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Tesla Cuts Production at Giga Shanghai to Meet Decreasing Demand

The Chinese journalist Yan Chang was the first to report that Giga Shanghai would have a production cut. Bloomberg and Reuters heard about that and confirmed the information with their sources: Tesla is indeed lowering production numbers in its Chinese plant to meet the decreasing demand in that market.
Tesla Giga Shanghai 6 photos
Photo: Tesla
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According to Yan Chang’s sources, the Model Y production hours were reduced from 11.5 to 9.5 hours. The company also took a break from November 28 until December 2, which made him suspect Tesla could try to give it a “hardware revision.” He must have guessed it could try to build its Chinese Model Y like the Texan EV, with two massive castings for the front and rear structure and a structural battery pack. Although that is what Tesla should do in all its factories soon, that depends on having 4680 cells in China or using CATL’s or BYD’s systems compatible with the idea.

Bloomberg did not mention how Tesla cut production at Giga Shanghai, but its sources said the measures allowed the EV maker to produce 20% fewer cars. If the factory can make around 90,000 cars per month, that reduction is equivalent to 18,000 vehicles. In other words, Tesla intends to make only 72,000 EVs monthly.

Curiously, the China Passenger Car Association (CPCA) said that Tesla delivered 100,291 in China in November. That must refer almost exclusively to the Model 3 and Model Y made in the country. That’s the best monthly result Tesla has ever presented in China.

That may sound like extraordinary news if you ignore that this figure was due to less demand in foreign markets, leaving most of the local production to be absorbed by Chinese customers. That drove lead times for the Model Y and Model 3 to drop sharply there. According to Bloomberg, Tesla delivers any derivative of these two models within a month, if not less. Customers in the U.S. are experiencing the same: some got a VIN 12 hours after ordering a new car.

Reuters added that the production cut will be superior to 20% and that the EV maker is facing high inventory levels. For a company that says it only manufactures EVs that a customer already ordered, this is weird. After all, all vehicles should already have owners: they just need to be delivered.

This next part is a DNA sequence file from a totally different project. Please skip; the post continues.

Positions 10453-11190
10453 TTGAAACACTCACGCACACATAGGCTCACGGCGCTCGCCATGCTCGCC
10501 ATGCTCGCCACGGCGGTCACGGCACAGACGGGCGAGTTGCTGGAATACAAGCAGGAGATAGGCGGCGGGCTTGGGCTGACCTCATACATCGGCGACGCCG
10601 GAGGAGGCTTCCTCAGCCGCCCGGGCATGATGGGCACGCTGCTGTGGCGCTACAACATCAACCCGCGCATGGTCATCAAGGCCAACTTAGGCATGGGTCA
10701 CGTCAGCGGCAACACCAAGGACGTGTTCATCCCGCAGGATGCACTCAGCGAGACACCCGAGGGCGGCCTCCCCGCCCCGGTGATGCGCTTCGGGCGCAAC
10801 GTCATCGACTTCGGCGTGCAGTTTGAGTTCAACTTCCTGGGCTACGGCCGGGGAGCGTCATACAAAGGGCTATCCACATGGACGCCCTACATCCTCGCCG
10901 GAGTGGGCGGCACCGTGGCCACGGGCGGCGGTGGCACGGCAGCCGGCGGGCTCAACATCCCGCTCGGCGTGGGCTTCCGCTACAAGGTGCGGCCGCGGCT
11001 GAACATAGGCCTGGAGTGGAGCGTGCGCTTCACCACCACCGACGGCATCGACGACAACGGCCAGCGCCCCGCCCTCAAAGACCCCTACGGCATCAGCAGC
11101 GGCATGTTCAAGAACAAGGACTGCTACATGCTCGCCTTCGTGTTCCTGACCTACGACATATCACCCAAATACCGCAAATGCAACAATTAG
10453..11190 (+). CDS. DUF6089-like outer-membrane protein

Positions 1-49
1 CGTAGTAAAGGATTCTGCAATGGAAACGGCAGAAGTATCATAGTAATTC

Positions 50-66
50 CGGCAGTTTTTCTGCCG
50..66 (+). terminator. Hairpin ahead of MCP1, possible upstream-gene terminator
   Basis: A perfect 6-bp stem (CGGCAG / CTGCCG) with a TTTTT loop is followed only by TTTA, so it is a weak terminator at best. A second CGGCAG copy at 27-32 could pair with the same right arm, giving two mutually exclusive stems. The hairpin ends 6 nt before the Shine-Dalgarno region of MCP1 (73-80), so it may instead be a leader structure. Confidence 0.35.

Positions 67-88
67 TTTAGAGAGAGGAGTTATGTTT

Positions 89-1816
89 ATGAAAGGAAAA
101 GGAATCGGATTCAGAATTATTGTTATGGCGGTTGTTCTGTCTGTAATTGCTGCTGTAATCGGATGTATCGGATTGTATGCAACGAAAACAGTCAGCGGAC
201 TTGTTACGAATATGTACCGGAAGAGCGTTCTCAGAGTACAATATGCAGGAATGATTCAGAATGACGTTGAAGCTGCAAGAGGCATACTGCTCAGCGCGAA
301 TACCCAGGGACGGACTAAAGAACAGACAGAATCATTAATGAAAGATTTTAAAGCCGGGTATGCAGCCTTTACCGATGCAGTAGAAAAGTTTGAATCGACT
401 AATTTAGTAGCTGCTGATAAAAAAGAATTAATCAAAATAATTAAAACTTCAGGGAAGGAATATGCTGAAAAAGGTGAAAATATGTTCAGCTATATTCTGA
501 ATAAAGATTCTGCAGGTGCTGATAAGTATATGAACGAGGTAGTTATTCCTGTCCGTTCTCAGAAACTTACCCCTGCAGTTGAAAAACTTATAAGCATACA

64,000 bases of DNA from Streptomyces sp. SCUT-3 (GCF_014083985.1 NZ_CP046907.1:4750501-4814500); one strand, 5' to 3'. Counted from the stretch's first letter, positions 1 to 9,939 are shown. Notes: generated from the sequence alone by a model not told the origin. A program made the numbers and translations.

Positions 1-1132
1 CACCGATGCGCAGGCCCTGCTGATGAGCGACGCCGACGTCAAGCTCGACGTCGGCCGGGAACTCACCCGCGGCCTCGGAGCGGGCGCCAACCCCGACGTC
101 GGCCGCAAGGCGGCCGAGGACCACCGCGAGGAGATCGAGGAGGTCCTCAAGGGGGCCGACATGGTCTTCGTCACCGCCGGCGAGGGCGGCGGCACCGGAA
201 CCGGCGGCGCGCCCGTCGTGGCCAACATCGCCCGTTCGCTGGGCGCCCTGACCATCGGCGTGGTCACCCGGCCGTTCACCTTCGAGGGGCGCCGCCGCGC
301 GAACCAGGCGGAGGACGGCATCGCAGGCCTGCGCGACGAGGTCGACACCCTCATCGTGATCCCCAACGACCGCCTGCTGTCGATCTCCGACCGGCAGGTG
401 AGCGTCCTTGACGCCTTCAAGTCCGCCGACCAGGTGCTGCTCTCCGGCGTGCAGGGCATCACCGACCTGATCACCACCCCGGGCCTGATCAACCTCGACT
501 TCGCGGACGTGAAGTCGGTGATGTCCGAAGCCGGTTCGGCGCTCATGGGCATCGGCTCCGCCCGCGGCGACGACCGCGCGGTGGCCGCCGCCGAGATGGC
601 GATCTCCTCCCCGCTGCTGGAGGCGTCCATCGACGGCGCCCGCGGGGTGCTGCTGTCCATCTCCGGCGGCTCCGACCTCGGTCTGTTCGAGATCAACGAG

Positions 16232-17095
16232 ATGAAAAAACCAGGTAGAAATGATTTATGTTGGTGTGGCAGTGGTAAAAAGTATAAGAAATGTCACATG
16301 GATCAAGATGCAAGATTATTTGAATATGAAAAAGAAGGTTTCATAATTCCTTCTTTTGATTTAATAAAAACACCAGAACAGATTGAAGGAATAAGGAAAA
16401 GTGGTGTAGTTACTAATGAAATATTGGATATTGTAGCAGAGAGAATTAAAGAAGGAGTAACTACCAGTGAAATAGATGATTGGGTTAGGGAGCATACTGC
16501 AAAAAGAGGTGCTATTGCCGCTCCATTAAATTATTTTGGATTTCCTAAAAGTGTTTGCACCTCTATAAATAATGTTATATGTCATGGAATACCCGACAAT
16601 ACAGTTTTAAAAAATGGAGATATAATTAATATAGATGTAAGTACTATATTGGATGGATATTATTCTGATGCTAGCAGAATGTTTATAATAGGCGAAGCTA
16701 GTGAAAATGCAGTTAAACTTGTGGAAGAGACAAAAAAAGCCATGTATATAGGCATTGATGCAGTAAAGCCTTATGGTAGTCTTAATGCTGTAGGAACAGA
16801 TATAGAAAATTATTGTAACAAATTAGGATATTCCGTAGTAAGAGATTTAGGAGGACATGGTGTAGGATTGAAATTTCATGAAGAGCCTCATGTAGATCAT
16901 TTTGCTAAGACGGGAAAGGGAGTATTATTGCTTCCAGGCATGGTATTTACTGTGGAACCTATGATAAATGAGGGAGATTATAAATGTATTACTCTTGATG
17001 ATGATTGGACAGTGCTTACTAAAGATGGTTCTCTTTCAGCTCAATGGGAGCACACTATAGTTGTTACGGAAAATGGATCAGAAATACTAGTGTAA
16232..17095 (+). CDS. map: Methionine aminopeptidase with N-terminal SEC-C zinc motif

One possible explanation is that rejection at delivery may have increased, leaving Tesla with vehicles it will have to sell to someone else because the original buyer did not want a defective car. The list of complaints includes loose trim, cut seats, peeled paint, foggy headlights and taillights, and uneven panel gaps, to name those from the top of our heads.

Giga Shanghai was created to become an export hub. With Europe getting cars from Giga Grünheide, Tesla may have to expand to new markets, which will be difficult because all its service centers and Supercharging stations belong to the EV maker. In other words, it will have to make massive investments just to have new markets for its Chinese EVs. At the end of the day, that may not make much sense.



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Editor's note: The text talked about 4180 cells. The correct format is 4680. The text has already been fixed.

About the author: Gustavo Henrique Ruffo
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Motoring writer since 1998, Gustavo wants to write relevant stories about cars and their shift to a sustainable future.
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